Director: Kenneth Branagh
Cast: Kenneth Branagh, Leslie Odom Jr. Josh Gad, Johnny Depp, Judi Dench, Willem Dafoe, Michelle Pfeiffer, Daisy Ridley, Penélope Cruz
Release date: Nov 10, 2017
Watch the Trailer HERE
With recently returning from my wedding and honeymoon, the approaching holidays, and other movies like Thor and Justice League higher on my must see list, it took me a couple of weeks to find time to see Murder on the Orient Express. Having never read the popular Agatha Christie novel, nor seen the 1974 movie adaptation, I went into the theater with almost zero expectations.
Director Kenneth Branagh also stars as the legendary detective Hercule Poirot. Set in 1934, Hercule is reminiscent of an obsessive compulsive Sherlock Holmes, who finds himself hoping for a few days rest as he travels by train to his next case. Of course, there would be no story if he was able to actually rest, and he finds himself in the middle of troubling murder mystery: the culprit being one of the passengers on the train.
Branagh does an exceptional job making Hercule fun to watch. The detective’ s peculiar personality makes for some humorous moments. While he isn’t wrong, he is extremely arrogant in his ability. He tells everyone more than once that he is the best detective in the world. Hercule’s mustache also has to be one of the best in the world. It’s definitely on the top ten list of epic movie facial hair. The only problem is it is noticeably fake as the gray and white coloring shifts throughout the movie. In a movie of stellar casting, Branagh’s character is the most fun to watch.
Speaking of the cast, Barnagh has indeed assembled a fantastic cast. Each get a fair amount of time to shine, as they are interrogated one by one as suspects. It’s a great way to learn their back-stories and possible motivations for the murder; succeeding at fitting in everything you need to know in the time allotted. It’s difficult to pinpoint performances that stand out from the rest, as they are all great for the most part. Rather, it’s easier to notice the ones that aren’t given much to do, such as the retired military commander played by Derek Jacobi and Judy Dench’s assistant played by Olivia Coleman.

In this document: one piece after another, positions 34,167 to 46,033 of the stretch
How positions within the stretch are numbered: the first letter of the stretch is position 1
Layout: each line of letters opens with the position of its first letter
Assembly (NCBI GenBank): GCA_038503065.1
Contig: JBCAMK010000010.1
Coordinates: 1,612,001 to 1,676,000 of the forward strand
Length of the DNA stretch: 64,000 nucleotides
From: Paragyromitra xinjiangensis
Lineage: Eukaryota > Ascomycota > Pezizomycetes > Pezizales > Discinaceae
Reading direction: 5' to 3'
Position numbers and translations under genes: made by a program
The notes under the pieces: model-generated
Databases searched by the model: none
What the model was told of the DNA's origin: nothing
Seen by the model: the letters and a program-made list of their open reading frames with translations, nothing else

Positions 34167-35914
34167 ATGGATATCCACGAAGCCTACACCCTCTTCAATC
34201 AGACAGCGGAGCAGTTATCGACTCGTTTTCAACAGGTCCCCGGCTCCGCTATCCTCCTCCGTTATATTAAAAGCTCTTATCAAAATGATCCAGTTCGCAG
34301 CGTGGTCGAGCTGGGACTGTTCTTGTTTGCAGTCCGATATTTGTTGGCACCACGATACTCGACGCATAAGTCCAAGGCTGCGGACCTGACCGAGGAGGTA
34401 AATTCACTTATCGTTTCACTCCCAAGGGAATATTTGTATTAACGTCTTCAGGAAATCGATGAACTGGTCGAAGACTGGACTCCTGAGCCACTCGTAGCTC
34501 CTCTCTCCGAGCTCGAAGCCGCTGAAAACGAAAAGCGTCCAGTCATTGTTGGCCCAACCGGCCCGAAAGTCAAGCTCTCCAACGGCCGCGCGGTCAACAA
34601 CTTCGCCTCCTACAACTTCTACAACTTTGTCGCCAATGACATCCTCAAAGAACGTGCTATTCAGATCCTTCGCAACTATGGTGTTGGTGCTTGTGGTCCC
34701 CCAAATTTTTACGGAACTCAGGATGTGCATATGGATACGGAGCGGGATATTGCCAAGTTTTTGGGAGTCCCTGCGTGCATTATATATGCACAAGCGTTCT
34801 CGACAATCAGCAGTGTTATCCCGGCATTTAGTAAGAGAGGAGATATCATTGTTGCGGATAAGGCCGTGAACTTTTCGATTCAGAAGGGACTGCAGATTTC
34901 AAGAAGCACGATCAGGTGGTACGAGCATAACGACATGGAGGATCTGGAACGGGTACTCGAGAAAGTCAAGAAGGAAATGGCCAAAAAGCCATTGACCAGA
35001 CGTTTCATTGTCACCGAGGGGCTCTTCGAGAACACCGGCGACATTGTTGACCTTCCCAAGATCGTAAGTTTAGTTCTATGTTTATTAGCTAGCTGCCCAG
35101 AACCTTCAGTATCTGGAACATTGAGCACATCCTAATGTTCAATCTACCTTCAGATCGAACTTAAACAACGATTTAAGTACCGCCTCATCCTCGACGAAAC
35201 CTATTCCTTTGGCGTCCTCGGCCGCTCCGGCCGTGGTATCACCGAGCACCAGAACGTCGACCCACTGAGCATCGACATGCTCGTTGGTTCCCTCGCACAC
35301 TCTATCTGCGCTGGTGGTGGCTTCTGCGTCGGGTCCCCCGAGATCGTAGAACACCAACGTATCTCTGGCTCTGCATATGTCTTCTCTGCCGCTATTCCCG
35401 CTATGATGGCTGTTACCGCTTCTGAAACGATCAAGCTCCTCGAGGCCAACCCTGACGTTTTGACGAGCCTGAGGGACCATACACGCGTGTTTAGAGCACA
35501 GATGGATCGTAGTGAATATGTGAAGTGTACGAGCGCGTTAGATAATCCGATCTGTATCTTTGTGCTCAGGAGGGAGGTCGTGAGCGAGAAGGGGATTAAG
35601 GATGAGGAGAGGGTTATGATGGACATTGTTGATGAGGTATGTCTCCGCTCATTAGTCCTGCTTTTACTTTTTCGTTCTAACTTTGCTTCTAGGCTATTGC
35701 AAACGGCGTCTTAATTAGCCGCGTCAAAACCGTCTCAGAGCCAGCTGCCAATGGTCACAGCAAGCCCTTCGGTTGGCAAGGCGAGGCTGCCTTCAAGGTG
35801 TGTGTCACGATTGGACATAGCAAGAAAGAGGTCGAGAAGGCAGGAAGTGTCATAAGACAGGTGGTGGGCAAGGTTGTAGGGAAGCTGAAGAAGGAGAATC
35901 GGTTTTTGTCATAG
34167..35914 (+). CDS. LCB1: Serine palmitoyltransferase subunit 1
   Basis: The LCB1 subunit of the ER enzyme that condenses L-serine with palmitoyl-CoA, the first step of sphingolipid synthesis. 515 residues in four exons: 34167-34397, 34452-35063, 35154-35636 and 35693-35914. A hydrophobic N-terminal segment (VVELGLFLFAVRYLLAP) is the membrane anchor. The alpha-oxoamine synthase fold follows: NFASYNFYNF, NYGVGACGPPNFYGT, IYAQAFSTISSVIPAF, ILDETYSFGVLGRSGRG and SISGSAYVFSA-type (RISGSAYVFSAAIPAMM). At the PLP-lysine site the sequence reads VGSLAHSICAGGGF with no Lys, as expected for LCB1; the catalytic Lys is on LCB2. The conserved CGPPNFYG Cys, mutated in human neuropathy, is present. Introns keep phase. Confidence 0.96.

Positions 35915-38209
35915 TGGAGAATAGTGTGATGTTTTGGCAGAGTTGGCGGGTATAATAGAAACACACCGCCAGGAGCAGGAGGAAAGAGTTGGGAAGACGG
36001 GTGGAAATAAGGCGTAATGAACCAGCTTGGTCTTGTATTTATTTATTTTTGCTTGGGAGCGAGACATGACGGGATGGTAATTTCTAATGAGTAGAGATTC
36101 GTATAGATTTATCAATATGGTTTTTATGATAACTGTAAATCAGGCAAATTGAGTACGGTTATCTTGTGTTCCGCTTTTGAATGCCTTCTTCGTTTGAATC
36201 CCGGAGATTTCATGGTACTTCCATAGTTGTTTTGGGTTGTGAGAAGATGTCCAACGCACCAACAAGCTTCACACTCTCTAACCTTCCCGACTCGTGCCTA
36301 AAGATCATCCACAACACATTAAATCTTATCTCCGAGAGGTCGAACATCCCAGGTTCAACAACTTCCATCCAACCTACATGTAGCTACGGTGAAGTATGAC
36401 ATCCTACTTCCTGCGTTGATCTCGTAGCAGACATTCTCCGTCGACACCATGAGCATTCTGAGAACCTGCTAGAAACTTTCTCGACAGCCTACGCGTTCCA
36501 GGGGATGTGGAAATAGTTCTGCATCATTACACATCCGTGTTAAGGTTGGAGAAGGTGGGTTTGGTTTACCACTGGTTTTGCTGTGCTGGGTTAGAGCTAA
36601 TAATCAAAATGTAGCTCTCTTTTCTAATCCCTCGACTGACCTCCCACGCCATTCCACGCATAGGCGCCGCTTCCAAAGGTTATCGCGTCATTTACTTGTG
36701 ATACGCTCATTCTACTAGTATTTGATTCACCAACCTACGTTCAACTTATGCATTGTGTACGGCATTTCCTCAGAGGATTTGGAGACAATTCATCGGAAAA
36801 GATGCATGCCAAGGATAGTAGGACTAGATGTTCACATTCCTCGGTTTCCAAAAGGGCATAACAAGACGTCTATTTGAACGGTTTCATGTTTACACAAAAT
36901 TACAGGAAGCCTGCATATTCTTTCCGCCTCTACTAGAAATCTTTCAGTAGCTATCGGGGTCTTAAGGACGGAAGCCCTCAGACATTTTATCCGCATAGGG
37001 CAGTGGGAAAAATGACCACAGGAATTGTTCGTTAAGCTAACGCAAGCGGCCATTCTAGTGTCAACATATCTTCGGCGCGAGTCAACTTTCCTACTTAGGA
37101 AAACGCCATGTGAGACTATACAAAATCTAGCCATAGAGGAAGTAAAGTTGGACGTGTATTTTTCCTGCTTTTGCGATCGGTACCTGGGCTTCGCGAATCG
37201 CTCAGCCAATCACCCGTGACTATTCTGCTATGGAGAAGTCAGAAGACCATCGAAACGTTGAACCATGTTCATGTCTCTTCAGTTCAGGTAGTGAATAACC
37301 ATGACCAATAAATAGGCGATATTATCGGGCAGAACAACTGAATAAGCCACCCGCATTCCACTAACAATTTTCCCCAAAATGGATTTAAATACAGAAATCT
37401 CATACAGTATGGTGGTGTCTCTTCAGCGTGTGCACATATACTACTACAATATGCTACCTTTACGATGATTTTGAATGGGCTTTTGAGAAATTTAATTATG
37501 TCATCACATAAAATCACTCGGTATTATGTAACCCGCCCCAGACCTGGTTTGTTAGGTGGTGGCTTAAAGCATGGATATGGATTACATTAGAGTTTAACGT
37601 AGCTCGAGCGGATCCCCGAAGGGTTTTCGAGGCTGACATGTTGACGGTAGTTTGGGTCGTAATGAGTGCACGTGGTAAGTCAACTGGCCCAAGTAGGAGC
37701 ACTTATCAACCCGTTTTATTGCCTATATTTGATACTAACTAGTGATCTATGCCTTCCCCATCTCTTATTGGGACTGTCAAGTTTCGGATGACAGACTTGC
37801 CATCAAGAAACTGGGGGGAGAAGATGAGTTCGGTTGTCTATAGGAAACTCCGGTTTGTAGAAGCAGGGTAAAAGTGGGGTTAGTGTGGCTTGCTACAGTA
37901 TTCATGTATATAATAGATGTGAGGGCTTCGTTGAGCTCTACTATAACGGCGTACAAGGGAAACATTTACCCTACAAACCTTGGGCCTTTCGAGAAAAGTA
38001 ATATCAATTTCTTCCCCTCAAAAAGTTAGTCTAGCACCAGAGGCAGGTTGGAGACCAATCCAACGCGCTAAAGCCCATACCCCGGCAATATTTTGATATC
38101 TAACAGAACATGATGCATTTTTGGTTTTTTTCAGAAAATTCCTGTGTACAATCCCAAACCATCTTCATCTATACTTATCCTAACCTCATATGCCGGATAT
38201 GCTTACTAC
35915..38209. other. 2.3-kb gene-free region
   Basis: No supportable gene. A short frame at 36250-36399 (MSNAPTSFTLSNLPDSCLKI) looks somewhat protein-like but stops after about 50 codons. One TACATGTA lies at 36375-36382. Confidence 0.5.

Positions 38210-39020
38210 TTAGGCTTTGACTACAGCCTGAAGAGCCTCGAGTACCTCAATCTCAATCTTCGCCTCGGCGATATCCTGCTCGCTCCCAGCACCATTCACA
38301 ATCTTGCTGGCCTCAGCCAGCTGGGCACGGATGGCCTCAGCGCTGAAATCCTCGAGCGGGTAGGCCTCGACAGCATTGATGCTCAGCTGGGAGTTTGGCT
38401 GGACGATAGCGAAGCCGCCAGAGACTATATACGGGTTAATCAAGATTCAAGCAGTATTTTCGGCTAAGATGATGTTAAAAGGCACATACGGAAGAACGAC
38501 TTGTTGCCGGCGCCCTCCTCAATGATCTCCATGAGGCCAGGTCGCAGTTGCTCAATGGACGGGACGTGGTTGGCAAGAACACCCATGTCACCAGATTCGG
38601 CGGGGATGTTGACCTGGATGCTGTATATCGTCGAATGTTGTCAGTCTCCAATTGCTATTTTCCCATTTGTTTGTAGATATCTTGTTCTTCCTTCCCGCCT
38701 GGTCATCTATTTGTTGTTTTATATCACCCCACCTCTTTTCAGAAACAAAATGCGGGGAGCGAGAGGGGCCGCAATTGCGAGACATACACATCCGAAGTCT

Coming into the movie, not knowing the story or how it ends, it was refreshing to not have everything figured out until the end. It is a great story with twists that go the opposite way you expect. This is a different type of movie than modern movie goers are used to. It’s a trip down cinema history to a time where movies focused primarily on character dialogue and development rather than tons of action and explosions. As a result, the movie may feel slow at times for some moviegoers. However, it’s a story that’s worth taking the time to sit through.
The cinematography is gorgeous. No matter whether its picturesque views of the train traveling through snow-covered mountains to its destination, or watching the characters interact inside the compartments of the Orient Express itself, every shot is unique and fantastic.
Murder on the Orient Express is a fantastic mystery that will make you laugh as much as it will make you think. By the end, you’ll want to see the humorous yet masterful Hercule Poirot solve another case in the sequel that is teased.
9 epic mustaches out of 10.
I thought the visuals were beautiful too. They added in some action – like the chase sequence off the train, the fight in the luggage car, and collecting the passengers in the cave for the final act. None of these were in the book! I suppose it was to keep audiences interested; murder mysteries do hinge carefully on speech, interviews, analysing evidence, a formula difficult to slot explosions and slow-motion fights into 😛
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